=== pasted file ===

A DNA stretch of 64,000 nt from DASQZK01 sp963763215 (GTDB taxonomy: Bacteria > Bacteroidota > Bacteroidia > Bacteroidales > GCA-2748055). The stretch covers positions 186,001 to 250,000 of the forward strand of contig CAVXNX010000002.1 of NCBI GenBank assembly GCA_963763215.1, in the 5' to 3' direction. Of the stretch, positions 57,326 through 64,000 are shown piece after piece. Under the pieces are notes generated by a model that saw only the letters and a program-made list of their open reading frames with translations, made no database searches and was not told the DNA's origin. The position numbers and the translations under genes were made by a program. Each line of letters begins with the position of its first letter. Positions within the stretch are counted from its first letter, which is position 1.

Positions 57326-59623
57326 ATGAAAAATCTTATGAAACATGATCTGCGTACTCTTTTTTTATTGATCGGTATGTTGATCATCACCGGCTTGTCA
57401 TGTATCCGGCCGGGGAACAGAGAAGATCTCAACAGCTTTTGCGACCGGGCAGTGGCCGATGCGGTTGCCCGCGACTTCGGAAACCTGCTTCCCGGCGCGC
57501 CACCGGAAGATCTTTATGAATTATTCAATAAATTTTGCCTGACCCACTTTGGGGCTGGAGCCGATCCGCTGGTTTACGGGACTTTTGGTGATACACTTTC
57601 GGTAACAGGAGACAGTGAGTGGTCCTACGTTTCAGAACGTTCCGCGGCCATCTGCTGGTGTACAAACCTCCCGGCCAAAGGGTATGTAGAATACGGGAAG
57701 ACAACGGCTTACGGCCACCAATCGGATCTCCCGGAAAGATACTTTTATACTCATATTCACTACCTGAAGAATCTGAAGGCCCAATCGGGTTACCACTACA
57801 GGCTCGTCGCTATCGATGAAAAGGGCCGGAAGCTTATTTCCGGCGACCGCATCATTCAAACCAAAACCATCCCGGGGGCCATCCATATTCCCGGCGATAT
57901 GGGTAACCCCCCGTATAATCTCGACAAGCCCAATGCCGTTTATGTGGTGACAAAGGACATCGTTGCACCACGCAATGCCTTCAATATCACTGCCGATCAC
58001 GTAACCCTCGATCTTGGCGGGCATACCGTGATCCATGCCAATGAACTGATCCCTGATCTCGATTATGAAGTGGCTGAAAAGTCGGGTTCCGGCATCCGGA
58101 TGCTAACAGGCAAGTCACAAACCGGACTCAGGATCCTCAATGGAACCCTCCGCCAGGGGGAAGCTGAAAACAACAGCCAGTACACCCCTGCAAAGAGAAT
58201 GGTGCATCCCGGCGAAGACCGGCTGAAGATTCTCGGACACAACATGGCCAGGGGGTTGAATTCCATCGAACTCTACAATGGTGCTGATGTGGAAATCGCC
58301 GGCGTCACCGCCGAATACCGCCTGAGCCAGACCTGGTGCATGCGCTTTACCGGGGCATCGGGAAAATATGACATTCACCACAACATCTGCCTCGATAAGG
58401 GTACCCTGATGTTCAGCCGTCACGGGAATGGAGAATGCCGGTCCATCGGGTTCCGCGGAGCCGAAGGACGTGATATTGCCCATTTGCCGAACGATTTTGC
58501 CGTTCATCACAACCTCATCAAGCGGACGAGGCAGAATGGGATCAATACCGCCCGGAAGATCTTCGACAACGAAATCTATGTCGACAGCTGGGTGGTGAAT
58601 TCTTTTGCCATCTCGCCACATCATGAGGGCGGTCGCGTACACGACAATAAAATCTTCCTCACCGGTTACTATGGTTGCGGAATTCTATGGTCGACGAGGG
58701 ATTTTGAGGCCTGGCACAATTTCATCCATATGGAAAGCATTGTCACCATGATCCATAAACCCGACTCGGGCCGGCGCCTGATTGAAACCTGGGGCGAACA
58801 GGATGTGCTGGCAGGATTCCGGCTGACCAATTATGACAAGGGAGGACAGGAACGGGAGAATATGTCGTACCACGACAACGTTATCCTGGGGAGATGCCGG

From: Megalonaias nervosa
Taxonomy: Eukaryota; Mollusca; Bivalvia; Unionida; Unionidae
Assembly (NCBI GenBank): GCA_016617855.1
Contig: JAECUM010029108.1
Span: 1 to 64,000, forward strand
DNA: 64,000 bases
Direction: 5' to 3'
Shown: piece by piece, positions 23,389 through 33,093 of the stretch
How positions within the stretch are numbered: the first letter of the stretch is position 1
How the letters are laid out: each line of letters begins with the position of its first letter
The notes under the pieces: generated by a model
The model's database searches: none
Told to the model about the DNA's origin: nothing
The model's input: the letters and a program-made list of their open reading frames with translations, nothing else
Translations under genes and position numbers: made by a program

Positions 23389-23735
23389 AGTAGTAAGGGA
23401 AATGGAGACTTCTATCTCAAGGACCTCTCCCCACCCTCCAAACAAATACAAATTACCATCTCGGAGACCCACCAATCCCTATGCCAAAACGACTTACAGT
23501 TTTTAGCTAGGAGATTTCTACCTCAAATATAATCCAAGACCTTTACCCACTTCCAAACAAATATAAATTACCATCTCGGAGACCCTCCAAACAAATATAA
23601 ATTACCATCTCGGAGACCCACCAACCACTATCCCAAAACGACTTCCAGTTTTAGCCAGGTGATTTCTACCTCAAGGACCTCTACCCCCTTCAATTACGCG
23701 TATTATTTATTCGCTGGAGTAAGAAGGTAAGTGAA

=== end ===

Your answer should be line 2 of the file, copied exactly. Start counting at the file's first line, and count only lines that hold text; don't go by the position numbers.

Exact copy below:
Positions 57326-59623